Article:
Further investigation revealed that January 2015 was not the only time Williams had misrepresented the incident. In 2007, he said, "... I looked down the tube of an RPG that had been fired at us, and it hit the chopper in front of us." This contradicted statements by the crew of the craft that was hit, namely, that their craft was at least 30 minutes ahead of the Williams' helicopter.[52] In a 2013 interview, Williams said that "two of our four helicopters were hit by ground fire, including the one I was on ... we landed very quickly and hard and we put down, and we were stuck, four birds in the middle of the desert".[53]

On February 10, 2015, NBC News President Deborah Turness announced Williams' suspension from Nightly News for six months without pay for having misrepresented the Iraq incident.[11] The New Canaan Advertiser reported that NBC was no longer allowing Williams to make public appearances, in light of his suspension.[54]

Seal Team Six[edit]

A statement by Williams regarding the Navy SEALs has also been questioned: Williams said he flew into Baghdad with SEAL Team Six during the invasion of Iraq, but Special Operations Command spokesman Ken McGraw stated the SEALs do not embed journalists.[55]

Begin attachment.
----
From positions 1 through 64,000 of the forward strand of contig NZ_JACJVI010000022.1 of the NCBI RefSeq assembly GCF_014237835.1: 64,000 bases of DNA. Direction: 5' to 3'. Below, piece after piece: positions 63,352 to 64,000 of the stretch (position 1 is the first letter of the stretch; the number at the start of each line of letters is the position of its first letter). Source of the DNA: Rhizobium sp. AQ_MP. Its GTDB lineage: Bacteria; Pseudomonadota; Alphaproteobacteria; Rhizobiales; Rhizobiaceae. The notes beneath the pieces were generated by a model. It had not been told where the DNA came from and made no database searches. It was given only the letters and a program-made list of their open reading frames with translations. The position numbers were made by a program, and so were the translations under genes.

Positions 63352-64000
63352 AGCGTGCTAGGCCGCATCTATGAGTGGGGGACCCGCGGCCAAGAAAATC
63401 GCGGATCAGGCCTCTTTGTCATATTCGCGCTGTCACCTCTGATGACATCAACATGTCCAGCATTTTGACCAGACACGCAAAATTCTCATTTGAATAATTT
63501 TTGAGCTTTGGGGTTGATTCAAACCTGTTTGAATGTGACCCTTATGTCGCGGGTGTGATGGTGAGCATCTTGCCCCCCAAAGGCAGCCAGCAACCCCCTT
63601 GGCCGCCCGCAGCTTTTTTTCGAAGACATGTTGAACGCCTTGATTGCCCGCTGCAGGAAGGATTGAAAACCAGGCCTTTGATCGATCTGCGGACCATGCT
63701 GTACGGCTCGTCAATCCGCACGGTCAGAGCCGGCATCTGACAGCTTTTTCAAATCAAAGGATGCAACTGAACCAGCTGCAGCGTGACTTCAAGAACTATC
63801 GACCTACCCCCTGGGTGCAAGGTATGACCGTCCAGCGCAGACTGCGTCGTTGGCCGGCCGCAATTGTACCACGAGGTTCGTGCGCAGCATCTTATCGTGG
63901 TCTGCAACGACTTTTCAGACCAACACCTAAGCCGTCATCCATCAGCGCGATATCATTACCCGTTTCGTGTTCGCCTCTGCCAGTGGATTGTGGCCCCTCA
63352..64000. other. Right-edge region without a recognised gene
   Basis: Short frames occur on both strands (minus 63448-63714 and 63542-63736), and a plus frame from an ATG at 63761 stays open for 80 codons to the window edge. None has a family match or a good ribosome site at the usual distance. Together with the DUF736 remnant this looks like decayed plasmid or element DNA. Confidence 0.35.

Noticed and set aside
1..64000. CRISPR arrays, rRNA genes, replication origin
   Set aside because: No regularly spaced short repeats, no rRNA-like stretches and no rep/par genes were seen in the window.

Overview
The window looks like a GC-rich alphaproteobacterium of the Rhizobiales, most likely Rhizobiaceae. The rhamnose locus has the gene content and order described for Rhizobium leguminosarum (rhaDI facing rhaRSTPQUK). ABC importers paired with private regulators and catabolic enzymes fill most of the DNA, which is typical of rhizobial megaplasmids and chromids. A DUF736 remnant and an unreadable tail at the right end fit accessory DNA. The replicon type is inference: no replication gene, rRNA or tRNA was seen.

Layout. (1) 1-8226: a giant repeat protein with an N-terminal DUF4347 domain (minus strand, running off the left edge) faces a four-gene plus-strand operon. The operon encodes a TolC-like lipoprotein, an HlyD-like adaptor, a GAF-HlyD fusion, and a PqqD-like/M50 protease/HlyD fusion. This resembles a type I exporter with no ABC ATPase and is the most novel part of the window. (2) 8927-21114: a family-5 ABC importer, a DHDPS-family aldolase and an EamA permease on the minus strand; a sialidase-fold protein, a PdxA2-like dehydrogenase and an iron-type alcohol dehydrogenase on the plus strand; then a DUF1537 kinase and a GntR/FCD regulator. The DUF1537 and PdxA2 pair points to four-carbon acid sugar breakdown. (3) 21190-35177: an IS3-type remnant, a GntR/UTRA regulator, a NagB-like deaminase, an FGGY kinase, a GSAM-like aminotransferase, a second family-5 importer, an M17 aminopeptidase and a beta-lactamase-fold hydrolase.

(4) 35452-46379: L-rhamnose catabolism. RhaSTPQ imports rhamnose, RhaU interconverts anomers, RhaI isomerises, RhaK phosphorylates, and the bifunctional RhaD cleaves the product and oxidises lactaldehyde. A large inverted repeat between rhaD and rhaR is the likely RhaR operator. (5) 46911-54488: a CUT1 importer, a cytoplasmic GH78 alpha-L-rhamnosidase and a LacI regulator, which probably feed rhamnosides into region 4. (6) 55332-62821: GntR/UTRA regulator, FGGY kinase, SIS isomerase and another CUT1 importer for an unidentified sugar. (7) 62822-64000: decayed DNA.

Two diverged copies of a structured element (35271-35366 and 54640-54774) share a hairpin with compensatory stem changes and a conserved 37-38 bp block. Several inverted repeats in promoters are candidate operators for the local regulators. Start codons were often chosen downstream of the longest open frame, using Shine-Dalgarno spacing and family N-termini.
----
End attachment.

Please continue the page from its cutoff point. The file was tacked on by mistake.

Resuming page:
Hurricane Katrina[edit]

The Iraq War controversy prompted greater scrutiny of several earlier statements made by Williams.[56][57] Williams referred inconsistently to a suicide that took place inside the New Orleans Superdome during Hurricane Katrina.[58] In a 2005 television documentary, Williams implied he was not a witness to the suicide, stating, "We'd heard the story of a man killing himself, falling from the upper deck."[59] In a 2014 interview, however, Williams said, "We watched, all of us watched, as one man committed suicide."[60]

Fall of the Berlin Wall[edit]

Another reference, to the fall of the Berlin Wall, drew attention. In 2008, Williams said that he was "at the Brandenburg Gate the night the wall came down," while CBS and other sources report that Williams did not arrive until November 10, the day after the gates between the two halves of Berlin were opened[61][62] ("'The night the wall came down' is widely recognized as November 9, 1989," according to CNN.)[63] Williams joked in 2014 that he was upset that NBC's Tom Brokaw had arrived first in Berlin, adding that "by the second night of the story, we were all there."[62]